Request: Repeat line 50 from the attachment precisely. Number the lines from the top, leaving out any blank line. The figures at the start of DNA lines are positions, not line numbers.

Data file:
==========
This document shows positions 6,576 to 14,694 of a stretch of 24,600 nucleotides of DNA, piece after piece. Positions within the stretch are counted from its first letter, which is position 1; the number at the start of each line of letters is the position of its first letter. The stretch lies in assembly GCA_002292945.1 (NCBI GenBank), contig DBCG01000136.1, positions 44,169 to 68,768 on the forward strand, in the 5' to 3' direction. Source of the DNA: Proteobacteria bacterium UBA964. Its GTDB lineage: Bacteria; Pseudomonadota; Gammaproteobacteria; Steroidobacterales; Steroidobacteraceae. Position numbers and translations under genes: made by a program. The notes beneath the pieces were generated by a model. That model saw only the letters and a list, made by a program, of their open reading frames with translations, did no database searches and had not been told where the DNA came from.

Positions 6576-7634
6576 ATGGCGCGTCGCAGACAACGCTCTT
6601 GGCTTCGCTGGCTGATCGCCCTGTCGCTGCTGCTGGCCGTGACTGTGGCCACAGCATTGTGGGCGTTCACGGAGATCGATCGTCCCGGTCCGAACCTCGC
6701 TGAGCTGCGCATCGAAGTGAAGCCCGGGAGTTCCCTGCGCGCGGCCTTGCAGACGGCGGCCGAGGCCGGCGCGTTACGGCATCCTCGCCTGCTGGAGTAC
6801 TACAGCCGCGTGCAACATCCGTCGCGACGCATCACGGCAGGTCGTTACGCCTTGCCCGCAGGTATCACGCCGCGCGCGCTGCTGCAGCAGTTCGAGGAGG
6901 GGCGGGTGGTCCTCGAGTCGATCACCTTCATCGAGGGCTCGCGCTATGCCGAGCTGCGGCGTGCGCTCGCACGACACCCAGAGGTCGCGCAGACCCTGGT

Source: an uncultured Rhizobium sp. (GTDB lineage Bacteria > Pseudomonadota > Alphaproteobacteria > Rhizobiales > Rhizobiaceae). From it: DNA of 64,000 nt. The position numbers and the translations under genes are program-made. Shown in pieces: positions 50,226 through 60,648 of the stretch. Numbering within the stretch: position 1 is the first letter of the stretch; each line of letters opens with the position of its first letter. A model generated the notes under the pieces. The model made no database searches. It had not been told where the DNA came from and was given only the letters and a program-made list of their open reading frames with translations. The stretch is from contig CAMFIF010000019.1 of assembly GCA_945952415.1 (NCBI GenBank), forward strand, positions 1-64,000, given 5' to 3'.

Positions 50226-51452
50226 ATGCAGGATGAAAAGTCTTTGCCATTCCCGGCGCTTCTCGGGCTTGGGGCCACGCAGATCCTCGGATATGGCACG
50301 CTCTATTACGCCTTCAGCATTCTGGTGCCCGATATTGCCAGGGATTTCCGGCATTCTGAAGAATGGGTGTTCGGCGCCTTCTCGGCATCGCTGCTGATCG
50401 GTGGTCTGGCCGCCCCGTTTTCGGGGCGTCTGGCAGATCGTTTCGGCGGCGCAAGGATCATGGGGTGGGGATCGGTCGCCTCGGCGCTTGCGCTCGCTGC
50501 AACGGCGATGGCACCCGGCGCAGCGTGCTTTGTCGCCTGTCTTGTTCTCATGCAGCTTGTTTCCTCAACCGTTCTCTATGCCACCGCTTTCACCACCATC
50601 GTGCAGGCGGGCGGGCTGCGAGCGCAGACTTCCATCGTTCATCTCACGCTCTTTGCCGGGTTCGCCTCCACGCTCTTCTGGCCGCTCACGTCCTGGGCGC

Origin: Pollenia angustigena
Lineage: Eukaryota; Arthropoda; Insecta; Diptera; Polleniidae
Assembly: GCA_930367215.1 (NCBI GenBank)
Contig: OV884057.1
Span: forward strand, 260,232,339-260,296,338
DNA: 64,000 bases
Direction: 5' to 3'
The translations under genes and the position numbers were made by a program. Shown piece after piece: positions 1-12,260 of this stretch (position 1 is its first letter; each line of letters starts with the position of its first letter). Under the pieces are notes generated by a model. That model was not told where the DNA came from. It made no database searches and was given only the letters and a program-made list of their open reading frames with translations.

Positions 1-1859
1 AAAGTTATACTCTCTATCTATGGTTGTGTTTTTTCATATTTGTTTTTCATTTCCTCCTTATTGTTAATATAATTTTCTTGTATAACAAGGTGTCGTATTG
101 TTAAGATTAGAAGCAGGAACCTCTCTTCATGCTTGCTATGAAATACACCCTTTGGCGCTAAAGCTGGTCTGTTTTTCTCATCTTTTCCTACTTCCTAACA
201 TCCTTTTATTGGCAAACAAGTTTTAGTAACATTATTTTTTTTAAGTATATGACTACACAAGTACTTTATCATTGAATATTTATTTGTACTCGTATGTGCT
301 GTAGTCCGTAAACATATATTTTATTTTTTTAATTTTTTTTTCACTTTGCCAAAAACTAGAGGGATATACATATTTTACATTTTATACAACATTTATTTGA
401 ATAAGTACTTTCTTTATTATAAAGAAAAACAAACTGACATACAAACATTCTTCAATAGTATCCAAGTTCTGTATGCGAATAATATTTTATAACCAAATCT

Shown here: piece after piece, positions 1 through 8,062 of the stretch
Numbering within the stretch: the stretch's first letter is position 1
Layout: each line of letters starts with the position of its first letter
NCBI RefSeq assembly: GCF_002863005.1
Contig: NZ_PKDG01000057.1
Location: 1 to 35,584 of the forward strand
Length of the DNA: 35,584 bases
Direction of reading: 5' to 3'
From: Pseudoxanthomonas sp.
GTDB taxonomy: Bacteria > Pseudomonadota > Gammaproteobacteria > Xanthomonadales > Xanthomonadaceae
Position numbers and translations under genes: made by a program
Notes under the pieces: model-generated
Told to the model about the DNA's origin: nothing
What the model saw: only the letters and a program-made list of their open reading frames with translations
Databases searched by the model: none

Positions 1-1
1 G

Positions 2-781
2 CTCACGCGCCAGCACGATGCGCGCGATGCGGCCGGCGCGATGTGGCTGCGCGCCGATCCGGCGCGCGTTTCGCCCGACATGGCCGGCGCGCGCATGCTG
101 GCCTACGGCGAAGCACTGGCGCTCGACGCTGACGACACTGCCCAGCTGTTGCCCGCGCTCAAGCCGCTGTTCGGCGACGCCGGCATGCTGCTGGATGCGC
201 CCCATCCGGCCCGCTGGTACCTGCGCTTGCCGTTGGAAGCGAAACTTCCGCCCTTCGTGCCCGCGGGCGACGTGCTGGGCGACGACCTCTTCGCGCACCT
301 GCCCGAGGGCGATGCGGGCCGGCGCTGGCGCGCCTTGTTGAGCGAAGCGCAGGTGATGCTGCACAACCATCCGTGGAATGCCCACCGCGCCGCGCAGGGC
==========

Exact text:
301 GCCCGAGGGCGATGCGGGCCGGCGCTGGCGCGCCTTGTTGAGCGAAGCGCAGGTGATGCTGCACAACCATCCGTGGAATGCCCACCGCGCCGCGCAGGGC